Current World Oil Prices Make No Sense

When looking at current world oil prices, one has to ask – does the world not know there are several wars going on which should normally have a direct impact […]
Published on February 9, 2024

When looking at current world oil prices, one has to ask – does the world not know there are several wars going on which should normally have a direct impact on oil markets?

The first is Russia’s expanded invasion of Ukraine, which took place just under two years ago. One of the world’s largest oil producers and exporters, Russia is still selling oil, although sanctions supposedly reduce the amount of blood money they can get for it. Because, God forbid, shutting down Russia’s exports through the Black Sea to cut off their revenue to finance this war would be a step to far. And it’s not like a NATO member controls the Turkish Straits or anything.

That oil is being transported largely on what is referred to as a “dark fleet” of shady, older tankers who, with a wink and a nod, will transport that Russian oil to markets who really don’t care where their oil comes from (India, here’s looking at you).

But to get there, they have to sail past Cyprus, with Syria not terribly far away. In Syria, Iranian-backed militias or whatever you want to call them just flew a drone into an American base just across the Jordanian border (did you know they had one there?), killing three American servicepeople and wounding dozens more. So the US in its righteous might is running a mini-campaign to bomb those involved back to the stone age, using B-1 bombers flying all the way from the Lower 48 to deliver the message.

And as those tankers near Port Said on the north end of the Suez Canal, they’re not too terribly far from Gaza, where Israel is pounding the snot out of Hamas for its brutal Oct. 7 attack into Israel.

Once through the canal, the tankers are running through the Red Sea, the south end of which is constrained by a strait known as the Bab-El Mandad, which literally means “Gate of Tears.” And the tears are flowing.

For months, Houthis in Yemen, in support of Hamas, have been flinging drones and missiles at anything that floats sailing by. At first, they said they were targeting anything even tenuously linked to Israeli ownership, but that weak excuse seems to have been shed, since it’s pretty unlikely Israel owns the US Navy destroyers that have been targeted. One of them was really, really close to being struck a few days ago except for its last ditch, it’s this or we die close-in weapons system (CIWS) shooting down the missile within a mile of hitting it. And as such, in recent weeks US aircraft and missiles have been pummeling Yemen, because hey, why not?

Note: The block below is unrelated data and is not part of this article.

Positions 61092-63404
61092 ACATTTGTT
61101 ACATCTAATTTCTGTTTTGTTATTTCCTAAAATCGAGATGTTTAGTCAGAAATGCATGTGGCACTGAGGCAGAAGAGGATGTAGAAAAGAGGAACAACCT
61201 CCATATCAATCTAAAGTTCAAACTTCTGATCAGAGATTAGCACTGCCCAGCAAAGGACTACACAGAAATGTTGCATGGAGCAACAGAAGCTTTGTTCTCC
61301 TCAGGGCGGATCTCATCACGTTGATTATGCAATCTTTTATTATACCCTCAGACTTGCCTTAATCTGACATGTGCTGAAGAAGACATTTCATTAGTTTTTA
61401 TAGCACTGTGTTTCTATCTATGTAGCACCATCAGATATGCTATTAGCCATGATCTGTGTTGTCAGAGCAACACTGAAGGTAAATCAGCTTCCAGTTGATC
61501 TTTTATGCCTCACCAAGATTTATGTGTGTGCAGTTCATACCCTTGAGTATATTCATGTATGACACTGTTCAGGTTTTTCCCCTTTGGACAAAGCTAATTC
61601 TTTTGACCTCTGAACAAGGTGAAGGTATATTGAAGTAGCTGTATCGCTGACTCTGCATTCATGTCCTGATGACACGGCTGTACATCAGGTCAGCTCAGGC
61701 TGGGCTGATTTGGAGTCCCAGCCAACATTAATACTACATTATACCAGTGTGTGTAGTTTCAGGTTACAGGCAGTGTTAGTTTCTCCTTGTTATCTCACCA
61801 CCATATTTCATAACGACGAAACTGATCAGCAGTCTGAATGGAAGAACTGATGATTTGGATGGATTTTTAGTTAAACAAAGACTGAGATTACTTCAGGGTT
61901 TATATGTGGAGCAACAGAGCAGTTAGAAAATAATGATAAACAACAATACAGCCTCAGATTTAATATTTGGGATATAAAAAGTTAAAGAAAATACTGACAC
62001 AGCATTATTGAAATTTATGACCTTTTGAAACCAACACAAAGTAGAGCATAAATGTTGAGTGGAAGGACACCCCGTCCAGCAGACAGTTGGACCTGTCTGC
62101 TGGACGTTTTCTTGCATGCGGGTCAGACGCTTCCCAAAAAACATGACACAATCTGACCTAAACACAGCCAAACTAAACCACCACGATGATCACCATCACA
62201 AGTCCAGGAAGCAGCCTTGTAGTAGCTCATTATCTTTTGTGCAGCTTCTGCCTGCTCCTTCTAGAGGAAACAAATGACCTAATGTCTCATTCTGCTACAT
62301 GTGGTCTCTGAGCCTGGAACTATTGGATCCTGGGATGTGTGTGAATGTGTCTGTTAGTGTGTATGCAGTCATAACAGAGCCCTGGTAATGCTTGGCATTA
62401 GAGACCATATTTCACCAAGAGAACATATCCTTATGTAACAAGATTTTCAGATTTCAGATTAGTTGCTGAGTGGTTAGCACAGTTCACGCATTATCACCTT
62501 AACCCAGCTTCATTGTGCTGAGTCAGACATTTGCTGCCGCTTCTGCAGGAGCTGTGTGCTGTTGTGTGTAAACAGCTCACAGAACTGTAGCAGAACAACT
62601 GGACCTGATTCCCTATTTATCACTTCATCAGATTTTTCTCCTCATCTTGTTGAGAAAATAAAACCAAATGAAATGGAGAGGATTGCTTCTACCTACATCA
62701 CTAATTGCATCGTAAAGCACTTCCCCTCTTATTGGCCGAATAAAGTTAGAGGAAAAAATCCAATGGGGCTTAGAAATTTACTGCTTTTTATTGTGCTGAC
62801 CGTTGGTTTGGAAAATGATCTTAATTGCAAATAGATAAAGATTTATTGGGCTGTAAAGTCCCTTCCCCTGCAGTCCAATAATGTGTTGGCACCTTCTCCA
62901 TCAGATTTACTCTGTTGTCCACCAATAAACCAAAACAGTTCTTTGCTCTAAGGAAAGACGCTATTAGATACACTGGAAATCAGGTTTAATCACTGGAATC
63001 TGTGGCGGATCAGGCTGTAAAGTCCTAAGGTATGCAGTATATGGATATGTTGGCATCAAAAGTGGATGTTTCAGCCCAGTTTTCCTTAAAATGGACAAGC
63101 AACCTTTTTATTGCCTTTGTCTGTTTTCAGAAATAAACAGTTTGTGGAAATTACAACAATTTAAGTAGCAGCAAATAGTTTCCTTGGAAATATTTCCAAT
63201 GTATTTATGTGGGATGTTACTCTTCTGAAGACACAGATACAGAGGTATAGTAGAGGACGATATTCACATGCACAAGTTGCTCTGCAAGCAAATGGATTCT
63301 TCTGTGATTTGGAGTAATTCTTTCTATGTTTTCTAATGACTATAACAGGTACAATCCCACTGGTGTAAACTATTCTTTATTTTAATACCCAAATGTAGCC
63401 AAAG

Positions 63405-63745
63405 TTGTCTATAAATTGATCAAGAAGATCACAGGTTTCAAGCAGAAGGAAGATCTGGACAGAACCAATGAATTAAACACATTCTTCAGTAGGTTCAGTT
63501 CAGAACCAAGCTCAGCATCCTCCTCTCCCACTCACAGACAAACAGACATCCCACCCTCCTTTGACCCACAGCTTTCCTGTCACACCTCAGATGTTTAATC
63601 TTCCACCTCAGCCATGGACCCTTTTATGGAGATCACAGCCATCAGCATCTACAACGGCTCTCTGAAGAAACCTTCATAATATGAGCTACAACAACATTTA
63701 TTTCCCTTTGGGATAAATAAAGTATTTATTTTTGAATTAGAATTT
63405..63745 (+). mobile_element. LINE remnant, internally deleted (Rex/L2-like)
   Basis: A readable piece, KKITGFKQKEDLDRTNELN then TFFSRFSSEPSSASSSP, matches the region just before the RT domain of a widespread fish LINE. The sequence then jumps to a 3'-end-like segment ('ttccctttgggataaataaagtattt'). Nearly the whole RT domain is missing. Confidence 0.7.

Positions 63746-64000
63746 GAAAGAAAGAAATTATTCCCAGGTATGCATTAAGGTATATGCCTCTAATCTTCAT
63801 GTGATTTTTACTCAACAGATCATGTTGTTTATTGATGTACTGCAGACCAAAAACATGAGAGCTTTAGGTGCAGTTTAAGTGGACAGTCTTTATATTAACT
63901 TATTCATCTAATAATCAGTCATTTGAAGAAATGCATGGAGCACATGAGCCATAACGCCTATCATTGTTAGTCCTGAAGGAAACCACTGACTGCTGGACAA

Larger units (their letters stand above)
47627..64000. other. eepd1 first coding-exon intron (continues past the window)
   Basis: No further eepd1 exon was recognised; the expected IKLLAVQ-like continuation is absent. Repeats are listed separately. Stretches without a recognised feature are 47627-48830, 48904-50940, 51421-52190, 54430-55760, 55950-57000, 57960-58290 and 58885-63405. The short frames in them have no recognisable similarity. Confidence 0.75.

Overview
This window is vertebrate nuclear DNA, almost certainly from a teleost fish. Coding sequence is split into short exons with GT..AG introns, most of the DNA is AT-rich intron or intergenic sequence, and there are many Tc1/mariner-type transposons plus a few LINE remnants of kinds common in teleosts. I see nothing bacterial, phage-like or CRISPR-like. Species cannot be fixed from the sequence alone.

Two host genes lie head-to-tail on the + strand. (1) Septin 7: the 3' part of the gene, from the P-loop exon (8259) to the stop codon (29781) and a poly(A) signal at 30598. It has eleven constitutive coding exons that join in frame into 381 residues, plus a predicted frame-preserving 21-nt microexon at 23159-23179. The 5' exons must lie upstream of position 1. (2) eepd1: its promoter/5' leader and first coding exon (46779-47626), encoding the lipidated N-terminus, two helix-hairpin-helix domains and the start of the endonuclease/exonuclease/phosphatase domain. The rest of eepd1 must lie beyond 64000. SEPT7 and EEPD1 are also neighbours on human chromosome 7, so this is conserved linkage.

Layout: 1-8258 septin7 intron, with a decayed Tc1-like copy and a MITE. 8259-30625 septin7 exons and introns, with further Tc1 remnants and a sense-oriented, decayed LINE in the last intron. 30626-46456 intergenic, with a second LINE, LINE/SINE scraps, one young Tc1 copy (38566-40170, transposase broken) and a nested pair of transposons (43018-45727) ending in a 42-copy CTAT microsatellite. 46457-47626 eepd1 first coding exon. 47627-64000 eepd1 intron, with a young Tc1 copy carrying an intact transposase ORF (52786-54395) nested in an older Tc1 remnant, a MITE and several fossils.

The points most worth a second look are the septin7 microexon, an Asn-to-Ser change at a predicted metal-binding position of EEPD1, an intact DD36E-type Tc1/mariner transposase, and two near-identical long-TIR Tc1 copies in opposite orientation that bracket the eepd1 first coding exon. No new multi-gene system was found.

The UK is getting serious about deploying one of its aircraft carriers to the Red Sea, the first time to my knowledge one of their new carriers will sale into harms way into an active war zone. The Brits are already flying fighter bombers into Yemen from the afore-mentioned Cyprus.

All sorts of ships, from container carriers to tankers, are now sailing around Africa instead of taking the Bab-el Mandab-Suez route, adding weeks to their voyages, delaying cargoes but avoiding missiles. The impact on global shipping is growing by the day as this war in the chokepoint is choking off shipping.

But despite Iran being behind the Yemen Houthis, Palestinian Hamas and whatever they call themselves in Syria/Iraq/Jordan, the U.S. has not yet, and I stress yet, taken a direct shot at Iran. That could change any day or hour, but that would supposedly lead to a “wider war,” as if the ground assaults, missile attacks and air strikes in Israel, Gaza, Yemen, Jordan, Syria, Iraq, the Red Sea and Bab-el Mandab wasn’t either wide or a war.

So, despite all the above, on Feb. 5 showed Brent Crude, the global benchmark for tanker-born oil, is just US$77.35 per barrel. West Texas Intermediate was US$72.14, and Western Canadian Select is US$53.57.

From all of this, one must conclude there is simply no more geopolitical risk factor in oil prices these days. War? Wars? What wars?

At this point, it looks like it would take the US pouring a hundred or so Tomahawk missiles into Iran’s Kharg Island, loading point for its oil tanker exports, before things get really hairy. That would almost certainly lead to Iran closing the Strait of Hormuz. That, in turn, would be sure to tick off the UAE, Saudi Arabia, and anyone else who can afford a few squadrons of F-15s, F-16s or F-18s in the region. And then our current proxy wars become a war-war, to borrow from Winston Churchill’s lexicon.

So how does one make sense of the low oil price compared to the escalating war risk?

You don’t. It makes no sense.


Brian Zinchuk is editor and owner of Pipeline Online and occasional contributor to the Frontier Centre for Public Policy. He can be reached at

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